The music is fast-paced and chipper, and some of them made me think of folk music. I’ve no idea if that would be true for anybody else, but that’s what comes to mind when I hear the tunes. It’s alright, but I didn’t get a strong sense of a theme or consistency between the songs, as they could fit in with a variety of games. All of them just doesn’t resonate with a sports event to me. Each of the different games gets their own song, but if you’re supposed to play each game several times, it would be nice if there were more tracks available.
- The characters feel and play differently because they have individualized stats.
- If you have enough controllers for it, 8 people can play at once.
- AT is a kid-friendly game.
- In spite of having some options to tweak, there’s little variety for each game because each only has a single map to play on. Plus, though you’re able to play each with either 2-8 people, the maps don’t adjust based on how many players there are. When playing with the maximum, these arenas feel cramped and too small.
- Sometimes, the AI will run right against you, which prevents you from moving, and they won’t change their pathing. Oftentimes I won’t watch my character because I know where I’m trying to go and don’t need to keep an eye on them the whole way, but then suddenly realize I got stuck on an enemy. It’s frustrating.
- The AI fluctuates on whether it’s competent or has no idea what it’s doing, even on the hard difficulty setting. I think the worst example is when the AI runs away from the ball and goal in Sportsball, as there’s no benefit to that.
- Unlocking the skins and costumes is far too expensive and time consuming, as you get very few coins each time you play.
- With your objective varying from one game mode to the next, you’ll prioritize different aspects of how you move in the arenas. For instance, in the dodgeball game, staying towards the center is a good idea, and you want to shoot the air blaster often. With the slippery ground of the hockey game, it’s not a bad idea to have someone linger around the goal, because you can get too caught up on advancing on the other team’s goal and get stuck without any defense.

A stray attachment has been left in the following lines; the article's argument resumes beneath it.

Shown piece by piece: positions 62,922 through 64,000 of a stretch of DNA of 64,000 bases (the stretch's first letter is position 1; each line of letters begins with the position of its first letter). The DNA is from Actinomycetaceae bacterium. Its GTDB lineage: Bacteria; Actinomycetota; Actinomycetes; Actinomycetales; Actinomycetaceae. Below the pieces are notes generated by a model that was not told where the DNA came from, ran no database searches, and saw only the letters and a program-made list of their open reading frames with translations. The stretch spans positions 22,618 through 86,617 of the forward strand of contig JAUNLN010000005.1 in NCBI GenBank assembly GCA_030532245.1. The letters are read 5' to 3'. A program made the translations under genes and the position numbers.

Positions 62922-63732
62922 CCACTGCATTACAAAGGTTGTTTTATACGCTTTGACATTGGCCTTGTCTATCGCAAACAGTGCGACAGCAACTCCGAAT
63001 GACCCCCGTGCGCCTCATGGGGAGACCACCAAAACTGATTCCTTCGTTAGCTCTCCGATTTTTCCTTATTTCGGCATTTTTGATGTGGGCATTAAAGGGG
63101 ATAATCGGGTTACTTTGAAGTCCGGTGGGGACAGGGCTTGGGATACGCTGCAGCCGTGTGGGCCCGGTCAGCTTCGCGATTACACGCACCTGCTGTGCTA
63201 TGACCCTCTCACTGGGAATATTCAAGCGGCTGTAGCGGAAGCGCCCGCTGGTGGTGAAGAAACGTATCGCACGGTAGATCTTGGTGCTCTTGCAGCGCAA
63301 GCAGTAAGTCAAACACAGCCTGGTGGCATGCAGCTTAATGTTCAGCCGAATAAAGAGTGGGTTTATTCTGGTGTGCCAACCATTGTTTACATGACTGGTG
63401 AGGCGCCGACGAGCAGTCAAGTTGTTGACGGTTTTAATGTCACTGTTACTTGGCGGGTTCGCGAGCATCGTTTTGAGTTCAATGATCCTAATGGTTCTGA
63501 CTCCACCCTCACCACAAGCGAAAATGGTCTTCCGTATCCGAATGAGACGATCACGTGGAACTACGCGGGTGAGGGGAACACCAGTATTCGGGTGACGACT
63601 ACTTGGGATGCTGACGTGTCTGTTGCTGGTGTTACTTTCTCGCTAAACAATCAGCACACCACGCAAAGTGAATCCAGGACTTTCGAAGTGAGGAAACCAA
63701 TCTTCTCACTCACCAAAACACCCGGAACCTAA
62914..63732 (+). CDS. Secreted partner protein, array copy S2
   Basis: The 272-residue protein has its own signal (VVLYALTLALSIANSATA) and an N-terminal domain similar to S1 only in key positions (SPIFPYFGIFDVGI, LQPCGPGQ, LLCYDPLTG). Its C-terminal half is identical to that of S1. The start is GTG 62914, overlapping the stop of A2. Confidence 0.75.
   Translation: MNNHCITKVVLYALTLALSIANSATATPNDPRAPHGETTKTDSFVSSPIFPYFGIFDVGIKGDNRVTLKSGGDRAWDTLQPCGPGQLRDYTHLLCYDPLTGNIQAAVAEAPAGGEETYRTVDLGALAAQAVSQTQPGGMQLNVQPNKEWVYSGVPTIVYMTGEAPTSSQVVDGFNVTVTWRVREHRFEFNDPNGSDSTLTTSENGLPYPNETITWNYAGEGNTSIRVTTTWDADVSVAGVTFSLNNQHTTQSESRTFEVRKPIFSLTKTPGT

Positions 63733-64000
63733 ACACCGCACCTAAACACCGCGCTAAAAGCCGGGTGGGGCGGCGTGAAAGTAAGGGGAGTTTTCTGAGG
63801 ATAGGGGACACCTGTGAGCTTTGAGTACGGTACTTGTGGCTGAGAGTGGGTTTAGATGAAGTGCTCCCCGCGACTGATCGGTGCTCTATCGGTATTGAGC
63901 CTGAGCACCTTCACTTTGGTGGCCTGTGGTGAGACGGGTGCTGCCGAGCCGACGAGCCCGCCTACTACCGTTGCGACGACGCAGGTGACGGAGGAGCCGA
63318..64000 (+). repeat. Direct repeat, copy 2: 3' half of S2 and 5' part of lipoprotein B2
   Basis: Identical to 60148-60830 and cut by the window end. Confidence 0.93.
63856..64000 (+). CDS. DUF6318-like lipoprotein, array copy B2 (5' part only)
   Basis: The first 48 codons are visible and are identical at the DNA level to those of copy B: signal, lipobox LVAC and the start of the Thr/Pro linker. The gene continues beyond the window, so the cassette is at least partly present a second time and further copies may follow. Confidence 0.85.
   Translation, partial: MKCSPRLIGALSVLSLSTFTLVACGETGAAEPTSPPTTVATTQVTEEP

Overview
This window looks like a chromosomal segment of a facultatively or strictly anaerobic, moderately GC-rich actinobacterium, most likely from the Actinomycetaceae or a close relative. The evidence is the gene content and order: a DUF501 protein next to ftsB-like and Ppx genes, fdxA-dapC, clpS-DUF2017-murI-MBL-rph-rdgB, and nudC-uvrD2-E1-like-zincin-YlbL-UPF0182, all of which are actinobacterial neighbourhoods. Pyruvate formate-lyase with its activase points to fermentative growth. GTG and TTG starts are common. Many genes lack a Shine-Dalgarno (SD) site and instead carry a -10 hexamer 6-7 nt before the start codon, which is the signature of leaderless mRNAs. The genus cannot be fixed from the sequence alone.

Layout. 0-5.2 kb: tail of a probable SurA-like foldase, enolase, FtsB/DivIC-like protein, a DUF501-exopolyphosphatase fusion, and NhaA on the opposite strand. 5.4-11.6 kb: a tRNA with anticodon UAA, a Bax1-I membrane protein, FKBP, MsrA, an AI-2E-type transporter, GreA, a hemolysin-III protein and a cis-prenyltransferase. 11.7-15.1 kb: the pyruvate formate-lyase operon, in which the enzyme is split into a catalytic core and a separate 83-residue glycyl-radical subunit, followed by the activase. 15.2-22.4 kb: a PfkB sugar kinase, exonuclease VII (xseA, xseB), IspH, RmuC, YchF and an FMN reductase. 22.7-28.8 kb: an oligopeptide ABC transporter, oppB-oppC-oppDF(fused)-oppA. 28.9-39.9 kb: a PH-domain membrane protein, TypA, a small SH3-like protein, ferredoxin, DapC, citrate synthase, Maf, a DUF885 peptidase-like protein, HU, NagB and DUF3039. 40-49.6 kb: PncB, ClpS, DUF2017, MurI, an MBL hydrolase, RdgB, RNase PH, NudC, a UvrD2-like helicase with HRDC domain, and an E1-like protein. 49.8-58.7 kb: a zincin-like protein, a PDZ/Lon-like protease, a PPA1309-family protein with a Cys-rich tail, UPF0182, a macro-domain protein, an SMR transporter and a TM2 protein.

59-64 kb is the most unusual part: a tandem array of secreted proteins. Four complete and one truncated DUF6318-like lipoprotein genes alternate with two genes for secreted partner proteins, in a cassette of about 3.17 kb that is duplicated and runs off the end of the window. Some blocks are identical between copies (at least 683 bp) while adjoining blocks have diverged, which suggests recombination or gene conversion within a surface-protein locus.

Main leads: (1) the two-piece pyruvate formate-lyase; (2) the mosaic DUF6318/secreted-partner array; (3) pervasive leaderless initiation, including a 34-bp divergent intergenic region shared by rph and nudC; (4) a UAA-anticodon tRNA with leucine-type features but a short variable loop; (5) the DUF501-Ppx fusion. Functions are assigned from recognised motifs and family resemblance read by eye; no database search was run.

- Since the main gameplay centers around the air blaster, I find the Power stat to be the most meaningful. Speed means you’ll run faster, and Weight means you aren’t impacted as much by the air cannon. However, a weak air cannon ends up with you being less effective in every game you play.
- Playing against easy AI opponents is a simple way to practice the various games.
I haven’t played AT with another person, but I don’t think one or two other people playing it with me would make a big difference with the larger issues the game has. A small set of mini-games benefits from a larger goal or focus outside of only the mini-games, because otherwise they eventually wear out their welcome. All of them centering around a single gameplay mechanic, with a very simplistic control scheme, exacerbates this problem. Plus, even if I played with some of my friends, since there’d only be the 3 of us, we’d have to rely upon the AI to fill out the roster, and they’re too dopey to provide much entertainment. The limited range of options also reduces how long any particular game can hold someone’s attention, because once you’ve played it a few times, you’ve already played out all the possibilities. AT might hold someone’s attention for a couple of hours, and would be fine for kids to play, but I wouldn’t expect them to stay interested in the game much longer than I did. So I wouldn’t recommend this game, even for children.